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01 Nov 2019
2 min read

UK Set For General Election

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Written by OspreyFX News Team

The UK Parliament has approved a general election on December 12th

After previously approving an early poll to break the Brexit deadlock. This comes after the UK Prime Minister, Boris Johnson, suffered a fresh defeat on Monday, as Parliament rejected his request to call early parliamentary elections, a measure by Johnson to achieve Brexit no matter what.

Last week, the Prime Minister stated that if parliamentarians needed more time to review the Brexit draft, they could. This as long as they agree to hold an early general election. In addition, Johnson has repeatedly expressed his dissatisfaction with the blockades put forth by the opposition. Given that the UK didn’t complete its divorce from the EU, set to happen on October 31st.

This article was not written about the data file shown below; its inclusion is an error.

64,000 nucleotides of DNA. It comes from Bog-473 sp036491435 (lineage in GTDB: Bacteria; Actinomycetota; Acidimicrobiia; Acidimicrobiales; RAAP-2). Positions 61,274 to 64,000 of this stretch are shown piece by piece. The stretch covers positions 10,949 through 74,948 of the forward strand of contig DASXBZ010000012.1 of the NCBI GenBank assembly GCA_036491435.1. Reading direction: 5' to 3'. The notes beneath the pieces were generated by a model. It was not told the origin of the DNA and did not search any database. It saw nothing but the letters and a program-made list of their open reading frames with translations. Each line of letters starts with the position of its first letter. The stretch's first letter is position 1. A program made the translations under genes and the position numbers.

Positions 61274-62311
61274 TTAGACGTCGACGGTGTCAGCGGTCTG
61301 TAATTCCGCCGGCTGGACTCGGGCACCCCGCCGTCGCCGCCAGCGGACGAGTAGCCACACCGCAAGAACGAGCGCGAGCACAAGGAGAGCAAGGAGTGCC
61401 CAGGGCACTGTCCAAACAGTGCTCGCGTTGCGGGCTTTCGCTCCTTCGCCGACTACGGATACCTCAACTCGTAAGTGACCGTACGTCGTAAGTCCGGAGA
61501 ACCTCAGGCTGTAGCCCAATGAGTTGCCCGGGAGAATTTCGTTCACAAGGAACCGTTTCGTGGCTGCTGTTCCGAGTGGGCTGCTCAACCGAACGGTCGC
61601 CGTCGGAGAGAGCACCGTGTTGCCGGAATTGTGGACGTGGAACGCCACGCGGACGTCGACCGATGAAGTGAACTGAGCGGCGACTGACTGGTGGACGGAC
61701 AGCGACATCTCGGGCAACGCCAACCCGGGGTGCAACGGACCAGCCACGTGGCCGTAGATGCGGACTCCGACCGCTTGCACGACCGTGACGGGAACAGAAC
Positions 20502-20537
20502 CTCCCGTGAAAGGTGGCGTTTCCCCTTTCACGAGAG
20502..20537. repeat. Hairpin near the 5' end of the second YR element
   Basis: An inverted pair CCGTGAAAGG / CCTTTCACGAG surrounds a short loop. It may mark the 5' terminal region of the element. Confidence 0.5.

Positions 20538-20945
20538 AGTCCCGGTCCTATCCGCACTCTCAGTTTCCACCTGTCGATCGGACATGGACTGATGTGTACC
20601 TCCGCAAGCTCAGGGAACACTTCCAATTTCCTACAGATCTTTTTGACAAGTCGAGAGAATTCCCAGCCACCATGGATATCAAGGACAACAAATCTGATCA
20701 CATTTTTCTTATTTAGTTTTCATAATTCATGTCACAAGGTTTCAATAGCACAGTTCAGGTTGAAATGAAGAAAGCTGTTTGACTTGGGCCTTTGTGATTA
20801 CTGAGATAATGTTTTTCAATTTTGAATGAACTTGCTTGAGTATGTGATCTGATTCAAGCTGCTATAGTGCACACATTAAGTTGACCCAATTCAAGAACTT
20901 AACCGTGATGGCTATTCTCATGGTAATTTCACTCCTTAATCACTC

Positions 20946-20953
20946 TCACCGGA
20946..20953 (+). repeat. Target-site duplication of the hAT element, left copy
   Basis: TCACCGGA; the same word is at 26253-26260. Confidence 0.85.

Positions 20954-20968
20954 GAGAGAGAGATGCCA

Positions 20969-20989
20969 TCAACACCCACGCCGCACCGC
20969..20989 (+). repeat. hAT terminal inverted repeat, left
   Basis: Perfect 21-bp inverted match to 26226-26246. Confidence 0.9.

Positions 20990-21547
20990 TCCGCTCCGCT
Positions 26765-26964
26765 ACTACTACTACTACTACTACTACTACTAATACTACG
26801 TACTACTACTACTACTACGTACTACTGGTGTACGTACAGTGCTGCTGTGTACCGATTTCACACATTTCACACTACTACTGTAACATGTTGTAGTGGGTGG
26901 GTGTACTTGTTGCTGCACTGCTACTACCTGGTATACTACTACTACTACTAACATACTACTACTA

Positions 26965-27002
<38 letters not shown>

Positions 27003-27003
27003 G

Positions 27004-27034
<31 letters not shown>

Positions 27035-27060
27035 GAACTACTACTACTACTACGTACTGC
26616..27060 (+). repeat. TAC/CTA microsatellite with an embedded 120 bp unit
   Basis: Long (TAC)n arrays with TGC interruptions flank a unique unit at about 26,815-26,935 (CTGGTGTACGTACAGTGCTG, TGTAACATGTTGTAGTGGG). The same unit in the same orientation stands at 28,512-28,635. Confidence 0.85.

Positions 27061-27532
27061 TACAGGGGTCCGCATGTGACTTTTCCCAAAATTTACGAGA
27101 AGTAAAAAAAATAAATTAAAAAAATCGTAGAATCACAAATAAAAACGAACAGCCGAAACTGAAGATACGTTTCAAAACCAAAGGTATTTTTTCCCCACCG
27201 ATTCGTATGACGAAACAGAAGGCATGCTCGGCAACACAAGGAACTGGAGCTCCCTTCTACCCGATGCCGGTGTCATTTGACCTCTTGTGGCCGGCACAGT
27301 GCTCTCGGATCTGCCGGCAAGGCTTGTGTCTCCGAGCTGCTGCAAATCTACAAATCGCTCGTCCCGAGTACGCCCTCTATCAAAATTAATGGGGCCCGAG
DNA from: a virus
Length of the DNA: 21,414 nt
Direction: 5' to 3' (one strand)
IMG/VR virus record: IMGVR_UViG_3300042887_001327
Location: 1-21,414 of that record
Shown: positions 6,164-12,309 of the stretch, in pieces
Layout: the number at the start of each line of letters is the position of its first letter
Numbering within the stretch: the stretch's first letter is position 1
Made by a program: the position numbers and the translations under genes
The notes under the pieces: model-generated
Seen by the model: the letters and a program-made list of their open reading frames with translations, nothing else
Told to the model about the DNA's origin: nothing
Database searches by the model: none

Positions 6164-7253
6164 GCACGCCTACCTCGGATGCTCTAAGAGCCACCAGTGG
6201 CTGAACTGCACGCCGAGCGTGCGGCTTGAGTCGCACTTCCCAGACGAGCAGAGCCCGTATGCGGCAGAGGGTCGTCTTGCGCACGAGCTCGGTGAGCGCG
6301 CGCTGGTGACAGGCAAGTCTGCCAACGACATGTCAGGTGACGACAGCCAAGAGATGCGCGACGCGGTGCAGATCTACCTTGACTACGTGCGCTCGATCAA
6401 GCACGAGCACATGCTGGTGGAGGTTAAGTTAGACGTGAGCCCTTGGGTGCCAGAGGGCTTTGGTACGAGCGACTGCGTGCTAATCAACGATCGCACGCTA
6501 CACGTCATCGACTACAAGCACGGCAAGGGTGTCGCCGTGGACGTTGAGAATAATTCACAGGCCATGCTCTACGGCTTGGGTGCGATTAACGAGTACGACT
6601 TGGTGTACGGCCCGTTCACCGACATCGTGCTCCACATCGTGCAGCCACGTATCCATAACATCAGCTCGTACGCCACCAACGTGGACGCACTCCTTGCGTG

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GBP/USD still bullish despite Brexit turmoil

Cable maintains its range-bound on the second day of the week, now quoting below the 1.2900 handle. However, the pair is still trading inside a bullish bias, according to the H4 chart.

There is an ongoing consolidation around the 50 SMA, but this continues to cap further gains across the board. Also, GBP/USD reached the 100% Fibonacci extension of the cycle that started in September, which favours another leg higher towards 1.3196 (161.8% Fibo extension).

To go beyond such a level, the pair should consolidate above the 1.3000 psychological level, which is now a tough nut to crack. Sellers are the strongest force so far in that region. It should also open the doors for a bullish continuation in the mid-term, amidst the Brexit turmoil.

Cable bearish in the short-term?

On the downside, the nearest support lies at 1.2814, where a breakout should produce another leg lower towards the 200 SMA. If such a moving average gives up to the bears’ wave, then it’s likely we will see the GBP/USD falling towards the bullish trend line drawn from the lows of September. Where a strong dynamic demand area is placed.

Both RSI and Momentum oscillators are maintaining their neutral stance, favouring a short-term consolidation in the current stage.